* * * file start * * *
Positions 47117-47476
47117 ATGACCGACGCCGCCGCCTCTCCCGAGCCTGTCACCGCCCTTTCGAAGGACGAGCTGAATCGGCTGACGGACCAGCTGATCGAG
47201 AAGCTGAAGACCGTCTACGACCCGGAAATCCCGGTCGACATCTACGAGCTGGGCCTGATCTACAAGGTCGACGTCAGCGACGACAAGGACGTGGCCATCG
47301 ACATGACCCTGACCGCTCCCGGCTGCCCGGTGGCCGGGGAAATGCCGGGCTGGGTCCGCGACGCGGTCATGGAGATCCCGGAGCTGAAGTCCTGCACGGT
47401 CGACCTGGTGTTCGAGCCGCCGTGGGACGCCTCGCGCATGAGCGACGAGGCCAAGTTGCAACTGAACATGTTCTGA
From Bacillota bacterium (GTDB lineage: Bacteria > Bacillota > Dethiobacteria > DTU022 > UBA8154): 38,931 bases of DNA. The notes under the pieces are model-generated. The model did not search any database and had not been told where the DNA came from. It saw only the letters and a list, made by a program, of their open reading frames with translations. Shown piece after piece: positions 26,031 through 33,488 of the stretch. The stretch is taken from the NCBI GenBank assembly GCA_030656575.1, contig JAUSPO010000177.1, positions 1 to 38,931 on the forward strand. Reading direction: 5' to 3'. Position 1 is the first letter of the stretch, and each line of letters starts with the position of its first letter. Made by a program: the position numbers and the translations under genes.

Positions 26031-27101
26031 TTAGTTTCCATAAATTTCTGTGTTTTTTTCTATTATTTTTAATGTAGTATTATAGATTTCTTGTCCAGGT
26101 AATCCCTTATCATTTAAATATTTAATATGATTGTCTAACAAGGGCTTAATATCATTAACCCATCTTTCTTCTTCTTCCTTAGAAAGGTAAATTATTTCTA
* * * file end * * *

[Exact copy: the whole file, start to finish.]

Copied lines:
Positions 47117-47476
47117 ATGACCGACGCCGCCGCCTCTCCCGAGCCTGTCACCGCCCTTTCGAAGGACGAGCTGAATCGGCTGACGGACCAGCTGATCGAG
47201 AAGCTGAAGACCGTCTACGACCCGGAAATCCCGGTCGACATCTACGAGCTGGGCCTGATCTACAAGGTCGACGTCAGCGACGACAAGGACGTGGCCATCG
47301 ACATGACCCTGACCGCTCCCGGCTGCCCGGTGGCCGGGGAAATGCCGGGCTGGGTCCGCGACGCGGTCATGGAGATCCCGGAGCTGAAGTCCTGCACGGT
47401 CGACCTGGTGTTCGAGCCGCCGTGGGACGCCTCGCGCATGAGCGACGAGGCCAAGTTGCAACTGAACATGTTCTGA
From Bacillota bacterium (GTDB lineage: Bacteria > Bacillota > Dethiobacteria > DTU022 > UBA8154): 38,931 bases of DNA. The notes under the pieces are model-generated. The model did not search any database and had not been told where the DNA came from. It saw only the letters and a list, made by a program, of their open reading frames with translations. Shown piece after piece: positions 26,031 through 33,488 of the stretch. The stretch is taken from the NCBI GenBank assembly GCA_030656575.1, contig JAUSPO010000177.1, positions 1 to 38,931 on the forward strand. Reading direction: 5' to 3'. Position 1 is the first letter of the stretch, and each line of letters starts with the position of its first letter. Made by a program: the position numbers and the translations under genes.

Positions 26031-27101
26031 TTAGTTTCCATAAATTTCTGTGTTTTTTTCTATTATTTTTAATGTAGTATTATAGATTTCTTGTCCAGGT
26101 AATCCCTTATCATTTAAATATTTAATATGATTGTCTAACAAGGGCTTAATATCATTAACCCATCTTTCTTCTTCTTCCTTAGAAAGGTAAATTATTTCTA